British security officials estimate that about 4,000 people have been trained in this way in Pakistan or Afghanistan and now account for three quarters of serious terrorist plots in Britain — which explains why Pakistan features so prominently in the new counter-terrorism strategy.

The new approach does not resolve the two issues at the core of the problem: the sympathies of Pakistan's Inter-Services Intelligence (ISI) agency, and the lack of any state control in the tribal areas on the Afghan border. ...

Pakistan's police force is too poorly funded and trained to handle counter-terrorism. Its civilian intelligence agencies are weak and rely on the ISI for information and resources. So British counter-terror strategy depends largely on the ISI, which helped to create the Taleban and has long used militants groups as a proxy to fight Indian rule in Kashmir and offset Indian influence in Afghanistan.

The results from Pakistani cooperation have been less than total success. As a result, the UK is now facing a heightened threat. For example, the Mail says that British are watching out for the use of radiological roadside IEDs, bombs which are a cocktail of both explosive and nuclear material.  Jeremy Page says that "since the British Government cannot stop British Pakistanis travelling to Pakistan, most analysts agree that the only way to prevent them from undertaking militant training is for Pakistan to shut the camps." Because that may not be forthcoming, the British authorities have decided to create a second line of defense: the Stasi society.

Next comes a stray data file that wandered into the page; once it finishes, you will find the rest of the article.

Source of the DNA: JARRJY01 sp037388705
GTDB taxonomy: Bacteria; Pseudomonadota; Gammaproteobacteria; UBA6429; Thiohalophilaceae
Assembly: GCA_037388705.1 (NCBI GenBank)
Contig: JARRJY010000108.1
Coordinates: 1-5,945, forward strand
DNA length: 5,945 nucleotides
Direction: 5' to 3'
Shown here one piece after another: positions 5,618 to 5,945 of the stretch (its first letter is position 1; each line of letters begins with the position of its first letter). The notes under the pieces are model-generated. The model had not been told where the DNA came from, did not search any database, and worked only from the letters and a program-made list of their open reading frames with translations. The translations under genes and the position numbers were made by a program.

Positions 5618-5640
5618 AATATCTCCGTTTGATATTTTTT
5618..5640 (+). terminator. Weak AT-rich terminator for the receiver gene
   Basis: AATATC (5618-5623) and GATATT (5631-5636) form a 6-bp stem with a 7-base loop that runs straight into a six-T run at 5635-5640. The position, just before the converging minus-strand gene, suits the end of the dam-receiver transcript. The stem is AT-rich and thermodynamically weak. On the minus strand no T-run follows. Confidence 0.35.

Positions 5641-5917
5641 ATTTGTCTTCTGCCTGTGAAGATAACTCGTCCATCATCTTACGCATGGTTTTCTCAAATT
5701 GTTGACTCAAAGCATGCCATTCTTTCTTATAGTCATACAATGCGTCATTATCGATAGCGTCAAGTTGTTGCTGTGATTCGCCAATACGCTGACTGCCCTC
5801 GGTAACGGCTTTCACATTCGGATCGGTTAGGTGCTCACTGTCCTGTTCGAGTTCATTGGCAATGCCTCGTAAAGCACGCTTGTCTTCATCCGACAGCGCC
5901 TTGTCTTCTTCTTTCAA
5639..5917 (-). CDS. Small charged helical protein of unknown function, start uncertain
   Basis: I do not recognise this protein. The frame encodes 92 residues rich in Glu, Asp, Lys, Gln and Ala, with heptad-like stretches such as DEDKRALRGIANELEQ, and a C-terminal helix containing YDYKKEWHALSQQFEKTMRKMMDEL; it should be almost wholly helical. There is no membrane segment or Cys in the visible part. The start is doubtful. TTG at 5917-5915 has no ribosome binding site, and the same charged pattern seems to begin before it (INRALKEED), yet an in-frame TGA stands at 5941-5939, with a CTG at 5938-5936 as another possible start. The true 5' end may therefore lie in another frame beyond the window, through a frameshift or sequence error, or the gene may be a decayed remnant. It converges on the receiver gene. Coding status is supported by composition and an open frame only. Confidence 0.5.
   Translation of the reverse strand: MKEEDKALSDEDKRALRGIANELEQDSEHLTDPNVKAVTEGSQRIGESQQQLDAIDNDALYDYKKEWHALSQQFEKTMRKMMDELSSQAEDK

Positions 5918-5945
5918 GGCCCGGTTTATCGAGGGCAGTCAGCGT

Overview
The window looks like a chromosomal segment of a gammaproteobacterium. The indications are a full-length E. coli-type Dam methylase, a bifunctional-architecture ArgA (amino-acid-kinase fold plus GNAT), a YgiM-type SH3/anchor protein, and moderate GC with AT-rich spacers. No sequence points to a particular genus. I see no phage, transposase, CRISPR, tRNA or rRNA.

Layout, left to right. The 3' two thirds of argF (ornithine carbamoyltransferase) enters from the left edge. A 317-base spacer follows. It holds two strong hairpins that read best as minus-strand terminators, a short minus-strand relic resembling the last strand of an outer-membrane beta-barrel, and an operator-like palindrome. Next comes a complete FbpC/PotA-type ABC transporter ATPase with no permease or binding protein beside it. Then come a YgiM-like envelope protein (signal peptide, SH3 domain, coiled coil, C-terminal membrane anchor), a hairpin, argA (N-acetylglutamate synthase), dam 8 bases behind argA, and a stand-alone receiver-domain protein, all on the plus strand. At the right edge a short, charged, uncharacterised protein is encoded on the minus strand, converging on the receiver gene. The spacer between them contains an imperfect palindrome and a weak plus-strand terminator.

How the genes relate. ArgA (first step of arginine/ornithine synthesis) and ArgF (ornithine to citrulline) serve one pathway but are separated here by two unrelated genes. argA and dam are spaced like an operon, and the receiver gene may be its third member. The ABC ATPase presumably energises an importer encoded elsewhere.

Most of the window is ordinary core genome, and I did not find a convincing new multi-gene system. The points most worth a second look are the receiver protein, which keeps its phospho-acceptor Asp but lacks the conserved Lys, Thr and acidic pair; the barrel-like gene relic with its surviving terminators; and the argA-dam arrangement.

British citizens will provide their own layer of counter-terrorist security by being encouraged to confront people who "threaten democracy" while more shop, hotel and service industry staff will be trained to deal with terrorist threats under the government's new terrorism strategy. ...

Ms Smith said that 30,000 workers had been trained to help respond to a terror attack as part of the strategy, and said that programme would be extended to a further 30,000 people.

The Home Secretary denied that the plan amounted to "snooping". She said: "If terrorists want to target crowded places I think it's right that we put in place, as we have done, a programme of training for the people that manage our shopping centres, pubs, restaurants, clubs and hotels. That's what we're doing to help people be vigilant of the threat from terrorism and to deal with a terrorist attack were it to happen. That's not about snooping, that's about the widest possible range of people helping to keep us safe in this country."

The Contest 2 strategy has four strands - Prevent, Pursue, Protect and Prepare. These cover preventing radicalisation of potential terror recruits, disrupting terror operations, reducing the vulnerability of the UK and ensuring the country is ready for the consequences of any attack. There has been criticism that the government has had limited success in discouraging extremism and radical Islamist preaching in the UK in recent years.

"Prevent, Pursue, Protect and Prepare." How the mighty have fallen. Thirty years ago, the watchwords were Detect, Deter, Delay and Defend. Military technology has advanced a long way, but philosophy, alas, is past its Golden Age.